Some Clouds on the Horizon… and some a bit closer than that.

We are having a lot of weather here at the moment. It’s a typical Florida summer.

The day starts clear and bright, then, as the heat rises to almost unbearable temperatures, the clouds bubble up from the west. By 3.00 or often earlier, huge apocalyptic thunderstorms sweep across the flat Florida landscape and just as quickly subside.

The relief from the heat can be short lived and the evening slips back to being calm and still,  hot and airless. It’s something I will always remember about our time here, so in between working on the commissions I sketched a few clouds. There is not what you would call “a view” from our terrace just the rooftop of the opposite apartments, some tree tops and then sky..

clouds 4s

There are clouds with holes in them…


Towers of vertical clouds crossed with horizontal  floating bands


Big puffy clouds which seem to link the land and the sky.

clouds 5

Bright edges of clouds

. storm cloud 2

Layers of dark rain soaked clouds which are so low you feel you could touch them. They move swiftly, obliterating everything.

clouds storm

And then, over the old buildings of Baldwin Park Naval base across the lake there are the high trailing clouds of early evening.

lake cloud

Another storm has just passed over and it’s raining right now.

These little sketches cannot do justice to the magnificence of these skies. These are the skies which make you believe in Sky Gods. We are going away for a few days but I think sky studies will resume next week.

Leaf of the Day: Pima Cotton

I only “noticed” this lovely shrub last week but it is another I have walked past many times. It grows by one of the main paths, set back in the border and has been masked by a showier thing until now, when it is coming into its own. The day I saw it, the low autumn sun was illuminating the tops of the spiky bracts, and I had no idea what it was. Sometimes I am amazed at my own ignorance because this plant has played an important and comforting part in my life. Allergic to wool and many other itchy scratchy fibres, cotton has been my very closest friend for as long as I can remember.

Had I seen a fluffy white “bol” first I think I would have guessed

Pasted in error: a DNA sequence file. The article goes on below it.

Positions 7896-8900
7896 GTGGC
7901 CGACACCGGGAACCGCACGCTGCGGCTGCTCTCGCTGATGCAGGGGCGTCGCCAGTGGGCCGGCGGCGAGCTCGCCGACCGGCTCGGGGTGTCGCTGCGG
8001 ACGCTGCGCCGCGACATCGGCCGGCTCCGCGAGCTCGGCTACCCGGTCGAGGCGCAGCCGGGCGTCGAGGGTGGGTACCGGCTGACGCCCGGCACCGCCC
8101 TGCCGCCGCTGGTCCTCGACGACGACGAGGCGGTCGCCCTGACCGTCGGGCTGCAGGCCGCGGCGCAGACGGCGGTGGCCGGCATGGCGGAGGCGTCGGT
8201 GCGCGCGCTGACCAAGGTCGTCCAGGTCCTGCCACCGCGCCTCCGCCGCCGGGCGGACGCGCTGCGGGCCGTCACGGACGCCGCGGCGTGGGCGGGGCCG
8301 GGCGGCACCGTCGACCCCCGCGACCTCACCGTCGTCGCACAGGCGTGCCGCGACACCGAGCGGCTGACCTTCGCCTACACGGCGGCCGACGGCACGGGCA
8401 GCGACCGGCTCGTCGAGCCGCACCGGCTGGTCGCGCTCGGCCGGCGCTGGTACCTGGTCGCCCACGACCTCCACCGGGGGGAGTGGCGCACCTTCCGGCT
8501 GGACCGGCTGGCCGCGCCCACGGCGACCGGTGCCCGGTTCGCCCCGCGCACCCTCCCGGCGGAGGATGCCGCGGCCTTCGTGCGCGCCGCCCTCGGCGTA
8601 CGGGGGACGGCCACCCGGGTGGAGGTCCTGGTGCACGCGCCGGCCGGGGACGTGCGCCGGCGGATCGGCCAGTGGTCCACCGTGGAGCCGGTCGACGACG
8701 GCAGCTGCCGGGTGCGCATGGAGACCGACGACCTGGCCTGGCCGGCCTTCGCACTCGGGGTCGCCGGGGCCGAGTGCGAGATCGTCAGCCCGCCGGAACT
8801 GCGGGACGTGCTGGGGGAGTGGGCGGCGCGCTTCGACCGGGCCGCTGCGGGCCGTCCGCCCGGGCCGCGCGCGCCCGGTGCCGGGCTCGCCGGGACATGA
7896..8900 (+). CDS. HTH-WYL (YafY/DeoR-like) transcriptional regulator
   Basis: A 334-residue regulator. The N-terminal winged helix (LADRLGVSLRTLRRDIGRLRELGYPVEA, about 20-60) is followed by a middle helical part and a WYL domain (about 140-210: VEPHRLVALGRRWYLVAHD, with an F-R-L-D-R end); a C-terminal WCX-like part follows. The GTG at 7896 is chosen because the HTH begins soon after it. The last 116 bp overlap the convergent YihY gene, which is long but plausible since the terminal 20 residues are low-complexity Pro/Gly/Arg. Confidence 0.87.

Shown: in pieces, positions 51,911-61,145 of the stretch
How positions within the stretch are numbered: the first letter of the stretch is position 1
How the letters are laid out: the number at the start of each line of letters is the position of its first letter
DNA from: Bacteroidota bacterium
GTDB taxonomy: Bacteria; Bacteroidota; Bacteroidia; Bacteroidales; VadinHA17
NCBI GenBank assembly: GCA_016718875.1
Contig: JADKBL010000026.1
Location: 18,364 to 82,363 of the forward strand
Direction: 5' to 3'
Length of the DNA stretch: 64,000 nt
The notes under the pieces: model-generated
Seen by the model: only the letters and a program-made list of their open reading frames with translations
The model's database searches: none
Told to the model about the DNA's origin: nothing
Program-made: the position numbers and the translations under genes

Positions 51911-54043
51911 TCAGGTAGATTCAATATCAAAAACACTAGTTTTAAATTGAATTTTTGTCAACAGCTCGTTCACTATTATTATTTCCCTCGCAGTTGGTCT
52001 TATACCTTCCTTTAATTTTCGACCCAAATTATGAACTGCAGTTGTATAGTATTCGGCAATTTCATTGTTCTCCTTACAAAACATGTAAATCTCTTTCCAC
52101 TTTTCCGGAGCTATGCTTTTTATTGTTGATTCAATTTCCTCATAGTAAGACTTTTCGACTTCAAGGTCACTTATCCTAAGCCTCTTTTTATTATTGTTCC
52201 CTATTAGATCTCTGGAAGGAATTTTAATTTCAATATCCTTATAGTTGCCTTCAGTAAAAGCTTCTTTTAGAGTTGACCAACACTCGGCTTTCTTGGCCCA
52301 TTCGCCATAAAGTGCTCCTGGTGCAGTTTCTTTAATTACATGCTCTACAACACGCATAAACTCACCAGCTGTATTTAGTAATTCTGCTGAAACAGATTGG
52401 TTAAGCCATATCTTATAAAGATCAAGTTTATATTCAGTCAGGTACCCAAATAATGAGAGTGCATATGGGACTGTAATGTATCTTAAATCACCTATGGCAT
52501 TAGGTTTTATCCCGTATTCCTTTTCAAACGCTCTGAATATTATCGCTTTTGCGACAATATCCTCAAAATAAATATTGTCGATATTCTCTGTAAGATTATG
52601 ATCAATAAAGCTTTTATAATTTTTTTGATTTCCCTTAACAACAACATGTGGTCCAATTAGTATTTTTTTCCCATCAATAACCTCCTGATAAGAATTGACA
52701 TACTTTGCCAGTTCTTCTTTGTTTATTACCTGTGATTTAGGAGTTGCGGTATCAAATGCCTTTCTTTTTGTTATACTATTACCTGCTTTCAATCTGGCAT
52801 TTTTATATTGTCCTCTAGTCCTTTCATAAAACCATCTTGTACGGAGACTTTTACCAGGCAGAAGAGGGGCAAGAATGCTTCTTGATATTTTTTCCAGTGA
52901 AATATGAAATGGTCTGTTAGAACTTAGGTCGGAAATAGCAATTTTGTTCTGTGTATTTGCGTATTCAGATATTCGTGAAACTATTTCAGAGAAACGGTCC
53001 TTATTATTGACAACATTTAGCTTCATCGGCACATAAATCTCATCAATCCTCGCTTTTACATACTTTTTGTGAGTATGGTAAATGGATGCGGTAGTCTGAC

but coming from northern climes I have never seen a cotton plant. I was interested to discover that Andalucia province, where we lived in Spain, has quite a large cotton growing area around Cordoba and Sevilla and that Spain was instrumental in the history of cotton as a commercial crop in America, the Spanish being the first Europeans to grown cotton near St Augustine in Florida in 1556.

Image from plants of Hawaii here

But I don’t really know how to write about cotton. I have already spent too long today reading about it and not working. It is the most wonderful plant with a fascinating early history dating back to 3000BC, but its more recent history is fraught with exploitation, slavery, and terrible working conditions, not only in the cotton fields but in Blake’s “dark satanic” cotton mills of the Industrial Revolution. Even now there are questions over its production, its ethical and green credentials. Buy organic if you can is the message. See here

From an artistic perspective this is a very beautiful plant and I am spending a couple of days with it. The leaves, the lovely big yellow flowers, the spiky bracts containing the buds and the seed pods are all fascinating.
Today I drew a leaf. It is big, 11 inches from top to toe and the lower lobes curl back on themselves…quite beautiful.
More tomorrow ..

Pima Cotton Leaf

Leaf of the Day: Cedar Key Cedar and Sharp Green Pencils..again.

Sunday evening and we have returned, sun burnt and completely exhausted from 3 days on the Gulf coast. We dodged most of the rain, encountered some enormous sponges, learnt about scalloping, ate fabulous fish, saw some very interesting plants, met some very nice people, communed with some ancient spirits and our last day at Cedar Key was just heavenly. I will be retro posting blog entries with a few relevant details but we saw and did so much it would take me a week just to write it up.

Cedar Key Sunday morning

It’s funny how things come around though. At the very start of the blog I wrote about my favorite pencils, Faber Castell my lovely, elegant, sharp, racing green pencils, here and when I go away there is usually one somewhere in my bag with a small sketchbook. While in Cedar Key we took the excellent Captain Doug’s tour to see the outlying islands and some of the wonderful bird life. The boat trip took us to nearby Atsena Otie Key which was the site of the original town, called Cedar Key after the red cedar tree a type of juniper, which grew on the island. Captain Doug explained that the community was once much larger than the current 900 inhabitants, a thriving town and home in fact to one of Faber’s timber mills. I felt I should have jumped up brandishing the pencil I had in my bag but I didn’t.